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Members of the PACFOLD research team determined that the parameters of the PACFOLD study would focus on persons aged 5 to 44 years.

The current practice of identifying those at risk for learning disabilities usually starts when a child enters the school system, generally around the age of five. Therefore, research on the impact of learning disabilities at an early age focuses on the age of five as a starting point. The age of forty-four was identified as the upper end of the research, for two reasons.

The term learning disability was first applied in the early 1960’s; and those identified by diagnosticians in the late 60s, early 70s are now in this age bracket. Again the early educational focus of identification has led to sparse documentation for older Canadians who had already left the school system, and many today still do not have a diagnosis of LD.

Six categories were identified by the Research Team as significantly impacting upon persons with learning disabilities and their families. These included education, personal and social development, employment, parent and family, health and finance. Each category contains a number of specific indicators that may or may not help determine if a person has learning disabilities.

The statistical databases were then examined to determine if there were specific questions that would elicit the information necessary to outline the impact of learning disabilities on Canadians in their daily life. Ten databases or surveys from Statistics Canada were identified that included questions to identify the population with learning disabilities and to provide data to generate many of the indicators identified.

The four age groupings are consistent with age groupings found in relevant Canadian data surveys.

Availability of Indicators of Selected Statistic Canada Surveys

Key areas/
Data Sets

Yes Yes Yes Yes Yes Yes Yes Yes Yes Yes
Employment Yes Yes Yes Yes Yes
Personal/social relationships Yes Yes Yes Yes Yes Yes Yes Yes Yes Yes

Yes Yes Yes Yes Yes Yes n/a Yes Yes Yes
Health Yes Yes Yes Yes Yes n/a n/a Yes Yes Yes
Finance Yes Yes Yes Yes n/a v n/a n/a n/a Yes

—: not applicable         n/a: Not available – area not covered on the survey

HALS: Health and Activity Limitation Survey (1991) 0-14 and adults NLSCY: National Longitudinal Survey of Children and Youth (4 cycles - 1994-2001)
PALS: Participation and Activity Limitation Survey (2001) 0-14 and adults APS: Aboriginal Peoples Survey (1991)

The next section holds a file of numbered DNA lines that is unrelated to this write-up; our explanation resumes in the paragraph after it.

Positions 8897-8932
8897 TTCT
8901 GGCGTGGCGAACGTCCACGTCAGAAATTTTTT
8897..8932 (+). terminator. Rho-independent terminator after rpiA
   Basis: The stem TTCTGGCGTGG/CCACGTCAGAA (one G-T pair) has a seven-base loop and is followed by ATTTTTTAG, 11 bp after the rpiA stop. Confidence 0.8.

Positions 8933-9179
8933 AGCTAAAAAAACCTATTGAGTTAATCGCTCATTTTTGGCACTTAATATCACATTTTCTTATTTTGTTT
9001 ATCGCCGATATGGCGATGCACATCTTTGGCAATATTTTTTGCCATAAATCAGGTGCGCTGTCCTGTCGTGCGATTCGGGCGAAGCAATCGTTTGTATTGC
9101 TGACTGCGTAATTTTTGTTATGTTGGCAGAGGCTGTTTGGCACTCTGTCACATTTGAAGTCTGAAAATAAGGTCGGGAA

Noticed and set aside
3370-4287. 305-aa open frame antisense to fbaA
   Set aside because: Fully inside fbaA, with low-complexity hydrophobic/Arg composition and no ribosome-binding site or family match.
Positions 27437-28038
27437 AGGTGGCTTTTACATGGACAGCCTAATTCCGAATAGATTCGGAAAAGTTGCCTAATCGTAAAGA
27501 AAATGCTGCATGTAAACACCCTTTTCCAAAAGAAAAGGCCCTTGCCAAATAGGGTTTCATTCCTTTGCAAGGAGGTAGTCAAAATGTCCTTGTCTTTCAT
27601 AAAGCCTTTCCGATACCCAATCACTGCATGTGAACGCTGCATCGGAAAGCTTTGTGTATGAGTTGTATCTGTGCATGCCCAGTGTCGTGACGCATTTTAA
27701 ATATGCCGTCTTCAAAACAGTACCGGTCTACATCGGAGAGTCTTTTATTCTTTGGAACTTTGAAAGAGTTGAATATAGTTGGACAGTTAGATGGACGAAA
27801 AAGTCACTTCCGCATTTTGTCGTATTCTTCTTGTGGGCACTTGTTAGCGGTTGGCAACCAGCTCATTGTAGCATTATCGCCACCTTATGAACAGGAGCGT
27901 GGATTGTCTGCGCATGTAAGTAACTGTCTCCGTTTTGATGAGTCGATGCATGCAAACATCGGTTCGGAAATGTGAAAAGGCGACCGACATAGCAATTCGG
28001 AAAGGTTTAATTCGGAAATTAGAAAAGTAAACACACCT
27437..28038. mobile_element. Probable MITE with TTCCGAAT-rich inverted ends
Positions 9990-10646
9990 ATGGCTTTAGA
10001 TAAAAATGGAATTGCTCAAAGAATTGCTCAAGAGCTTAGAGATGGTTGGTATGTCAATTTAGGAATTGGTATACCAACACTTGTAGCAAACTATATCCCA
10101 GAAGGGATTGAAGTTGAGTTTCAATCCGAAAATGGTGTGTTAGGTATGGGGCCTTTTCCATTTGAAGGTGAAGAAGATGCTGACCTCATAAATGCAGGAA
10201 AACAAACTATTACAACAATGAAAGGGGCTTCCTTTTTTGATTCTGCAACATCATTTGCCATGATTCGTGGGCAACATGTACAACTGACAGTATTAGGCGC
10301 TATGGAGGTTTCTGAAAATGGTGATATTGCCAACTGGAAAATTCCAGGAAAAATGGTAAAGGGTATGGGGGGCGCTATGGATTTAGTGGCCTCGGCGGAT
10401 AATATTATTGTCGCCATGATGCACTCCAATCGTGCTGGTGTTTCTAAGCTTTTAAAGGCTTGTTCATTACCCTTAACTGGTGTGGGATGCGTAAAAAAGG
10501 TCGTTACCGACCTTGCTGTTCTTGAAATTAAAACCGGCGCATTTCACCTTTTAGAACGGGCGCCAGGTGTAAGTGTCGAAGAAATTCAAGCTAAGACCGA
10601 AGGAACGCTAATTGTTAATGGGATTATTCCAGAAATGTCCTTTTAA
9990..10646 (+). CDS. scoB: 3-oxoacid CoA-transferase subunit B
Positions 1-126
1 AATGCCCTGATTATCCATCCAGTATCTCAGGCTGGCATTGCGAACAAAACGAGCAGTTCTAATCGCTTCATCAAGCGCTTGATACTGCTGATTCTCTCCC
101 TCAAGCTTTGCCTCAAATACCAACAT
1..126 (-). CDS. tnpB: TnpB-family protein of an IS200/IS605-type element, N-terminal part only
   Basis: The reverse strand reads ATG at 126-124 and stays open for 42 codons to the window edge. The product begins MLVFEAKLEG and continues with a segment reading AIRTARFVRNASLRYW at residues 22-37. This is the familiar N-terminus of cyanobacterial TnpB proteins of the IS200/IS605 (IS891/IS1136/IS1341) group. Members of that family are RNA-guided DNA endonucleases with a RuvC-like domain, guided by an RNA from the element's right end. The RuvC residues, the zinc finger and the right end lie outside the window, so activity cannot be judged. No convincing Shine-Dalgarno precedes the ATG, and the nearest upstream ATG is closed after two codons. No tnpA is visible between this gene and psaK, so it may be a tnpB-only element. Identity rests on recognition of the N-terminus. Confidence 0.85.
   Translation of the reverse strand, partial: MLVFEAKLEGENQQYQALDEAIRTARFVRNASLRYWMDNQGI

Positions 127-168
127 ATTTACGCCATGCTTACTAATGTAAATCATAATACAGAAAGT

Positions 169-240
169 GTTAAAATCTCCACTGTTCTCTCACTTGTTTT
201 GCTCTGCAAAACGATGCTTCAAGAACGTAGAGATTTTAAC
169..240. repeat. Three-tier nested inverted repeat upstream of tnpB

LSUDA: Literacy Skills Used in Daily Living (1989) IALS: International Adult Literacy Survey (1994)
PISA: Program of International Student Assessment (2000) YITS: Youth in Transition Survey (2000)
CCHS: Canadian Community Health Survey Cycle 1.2 (2002)  

One in 10 Canadians have LD – that’s the statistics that has been around for a long time.

Why then do the data from the surveys that are included in the PACFOLD Study not support this statistic? There are a number of reasons.

    1. The term “learning disability” is not a term recognized in many households.
    2. Parents know that there child is experiencing some difficulty in learning. They want the child to be tested but the testing has yet to be arranged.
    3. Some parents are reluctant to talk about their child and LD to a Statistics Canada interviewer and so would not identify their child as having LD.
    4. If the child is not diagnosed as having LD and drops out of school, he/she adjusts his/her life to accommodate any learning difficulty he/she has and then believes that there is no longer a problem with learning.
    5. Adults who know they have difficulty learning, even those who have been diagnosed with LD will not self–identify because of the stigma associated with any disability that deals with mental or learning processes. That’s why for example the International Adult Literacy and Skills Survey ask the question in three ways – did you ever have a learning disability – if yes, did you have it when you were in school and do you have it now. Many who answered yes while in school denied having it now. 
    6. So – bottom line – what is the reality? It may be one in ten. It's for sure not as low as the data from the surveys show. Probably somewhere in between but until we get the population to understand what LD is and what it is not and we get the population to understand that people with LD just learn differently and the perceived stigma associated with self-disclosure is removed, we will probably get low figures in surveys.